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EXCLUSIVE-Brazil farm minister's family firm reaps corn subsidy

SAO PAULO, July 23 (Reuters) - A trading firm owned by Agriculture Minister Blairo Maggi's family has been the biggest winner from Brazil's corn subsidies this year, underscoring the tensions between the billionaire farm magnate's political responsibilities and his investments.

Since the launch of corn subsidies in May, the Maggi family's trading company, Amaggi Exportação e Importação Ltda, has made 70 percent of the purchases under the so-called PEP program, according to a Reuters analysis of data from Brazilian crop authority Conab.

Subsidies are assigned via competitive auctions and there is no evidence of Maggi steering them to his company. However, the results highlight an unusual situation in Brazil, where the country's top agriculture official is also a major player in the market.

The subsidies are ultimately aimed at supporting Brazilian farmers and ensuring their harvest reaches markets.

Traders say Brazil's centre-right government raised eyebrows with a decision to start offering the so-called PEP subsidy this year only in Mato Grosso, Maggi's home state and the base of operations for Grupo Amaggi, whose growth since the 1990s earned him the nickname "Soy King."

One result of the decision was that Amaggi was in a prime position to ship the subsidized harvest, while rivals Cargill Inc and Archer Daniels Midland Co bought just 2 percent and 1 percent of the PEP corn, respectively.

In 2010, when Brazil last offered the same corn subsidy but in a much broader swath of the country, Bunge Ltd made 27 percent of subsidized purchases, Cargill took 14 percent and Louis Dreyfus Corp took 10 percent. Amaggi took about 4 percent.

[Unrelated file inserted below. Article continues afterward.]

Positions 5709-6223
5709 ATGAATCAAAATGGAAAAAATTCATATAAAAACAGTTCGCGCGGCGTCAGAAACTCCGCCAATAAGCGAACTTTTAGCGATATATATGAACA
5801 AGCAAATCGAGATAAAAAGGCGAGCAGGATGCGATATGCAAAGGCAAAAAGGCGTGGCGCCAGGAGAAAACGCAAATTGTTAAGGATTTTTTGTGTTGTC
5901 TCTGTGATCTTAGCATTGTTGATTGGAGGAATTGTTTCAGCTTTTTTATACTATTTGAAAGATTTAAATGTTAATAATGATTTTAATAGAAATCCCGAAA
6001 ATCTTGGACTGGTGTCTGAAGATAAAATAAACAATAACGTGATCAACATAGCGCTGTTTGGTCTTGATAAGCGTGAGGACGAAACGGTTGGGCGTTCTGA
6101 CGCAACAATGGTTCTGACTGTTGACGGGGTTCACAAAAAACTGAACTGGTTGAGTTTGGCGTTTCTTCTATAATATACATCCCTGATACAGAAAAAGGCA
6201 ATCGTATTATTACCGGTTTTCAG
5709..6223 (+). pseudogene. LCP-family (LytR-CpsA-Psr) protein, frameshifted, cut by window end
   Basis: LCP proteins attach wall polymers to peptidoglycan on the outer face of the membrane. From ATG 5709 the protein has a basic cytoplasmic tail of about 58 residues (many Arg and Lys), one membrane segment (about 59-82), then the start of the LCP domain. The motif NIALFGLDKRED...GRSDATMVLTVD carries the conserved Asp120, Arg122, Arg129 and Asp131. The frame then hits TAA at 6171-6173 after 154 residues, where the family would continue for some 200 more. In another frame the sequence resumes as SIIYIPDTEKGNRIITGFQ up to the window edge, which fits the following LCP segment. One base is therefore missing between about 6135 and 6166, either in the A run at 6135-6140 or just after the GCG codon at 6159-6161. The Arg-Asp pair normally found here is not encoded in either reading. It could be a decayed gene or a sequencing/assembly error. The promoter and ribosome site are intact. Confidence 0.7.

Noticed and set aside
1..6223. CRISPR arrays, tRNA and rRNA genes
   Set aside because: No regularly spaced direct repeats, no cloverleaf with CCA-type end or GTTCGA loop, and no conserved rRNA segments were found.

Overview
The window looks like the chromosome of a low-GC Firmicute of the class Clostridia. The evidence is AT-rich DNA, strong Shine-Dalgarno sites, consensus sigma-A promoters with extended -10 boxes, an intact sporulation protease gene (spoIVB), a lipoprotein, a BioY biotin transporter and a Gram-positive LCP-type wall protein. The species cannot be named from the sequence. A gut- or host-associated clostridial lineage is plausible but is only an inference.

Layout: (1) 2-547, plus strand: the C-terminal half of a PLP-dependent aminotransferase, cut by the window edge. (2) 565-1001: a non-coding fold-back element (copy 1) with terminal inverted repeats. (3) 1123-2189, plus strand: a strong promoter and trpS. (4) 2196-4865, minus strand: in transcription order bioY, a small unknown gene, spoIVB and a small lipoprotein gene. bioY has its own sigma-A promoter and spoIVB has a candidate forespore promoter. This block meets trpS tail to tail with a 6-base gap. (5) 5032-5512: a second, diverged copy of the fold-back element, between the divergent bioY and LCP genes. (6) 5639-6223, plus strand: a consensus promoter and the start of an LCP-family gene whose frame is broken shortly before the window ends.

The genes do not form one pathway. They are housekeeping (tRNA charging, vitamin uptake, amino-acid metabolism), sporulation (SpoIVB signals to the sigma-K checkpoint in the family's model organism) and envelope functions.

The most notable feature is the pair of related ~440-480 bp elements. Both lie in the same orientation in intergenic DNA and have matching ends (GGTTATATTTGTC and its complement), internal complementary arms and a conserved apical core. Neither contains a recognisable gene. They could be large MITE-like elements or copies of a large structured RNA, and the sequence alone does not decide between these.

The trading companies declined to comment on the contrast.

The Agriculture Ministry said decisions about crop subsidies were made by a body grouping its own officials as well as representatives from the Finance Ministry and the office of the president, "based on purely technical criteria," according to a written statement.

The decision to start corn subsidies this year in Mato Grosso was triggered by unusually low corn prices there, the ministry added. The program was expanded this week to other states due to falling prices.

The results of an auction held on Thursday were not yet publicly available.

"Amaggi vehemently refutes any hypothesis that it received any prior information about the auctions," the company said in a written statement. "The conditions for participating are uniform, objective and pre-established, applying equally to all market participants."

Amaggi said the minister, while still a shareholder of its holding company, had separated himself from any function in the group since beginning his political career. Maggi was governor of Mato Grosso from 2003 to 2010 and senator from 2011 until he took over the Agriculture Ministry in May 2016.

GLOBAL GLUT

Brazil's PEP subsidies for corn totaled 51 million reais ($16 million) this year through July 13 - a small sum beside Amaggi's $3.44 billion in revenue last year.

Still, subsidies in the program can reach a fifth or more of the price paid by traders. Corn prices have been hit this year by a glut in global supplies, although dry weather in the United States that damaged crops prompted a mild recovery this week.

Amaggi's trading desk shipped about 1.5 million tonnes of Brazilian corn last year, compared with a total crop of 66.5 million tonnes in the 2015/16 season, according to Conab.

Mato Grosso, Brazil's top-producing state, harvested 15.3 million tonnes of corn last season, the data showed.

Conab raised its 2016/17 forecast for Brazilian corn output this month to a record 96 million tonnes due to a bumper second crop planted in January after the soybean harvest.

The PEP crop support program has run almost weekly reverse auctions in which trading firms bid the lowest subsidy they will accept to ship corn they buy at a minimum government-set price.

Another form of subsidy for Brazilian corn, known as PEPRO, allows farmers to receive compensation for selling their corn below the government's minimum price.

Subsidies in that program this year totaled 177 million reais through last week, but payments have been far less concentrated due to large numbers of small producers.

The agriculture minister's family participated in that program through farming unit Agropecuaria Maggi Ltda, which sold 3 percent of the corn in those subsidized operations - the second-largest total of all participants. Conab does not report the trading firms involved in PEPRO-subsidized transactions.

($1 = 3.13 reais) (Reporting by Roberto Samora; Writing by Brad Haynes; Editing by Daniel Flynn and Andrew Hay)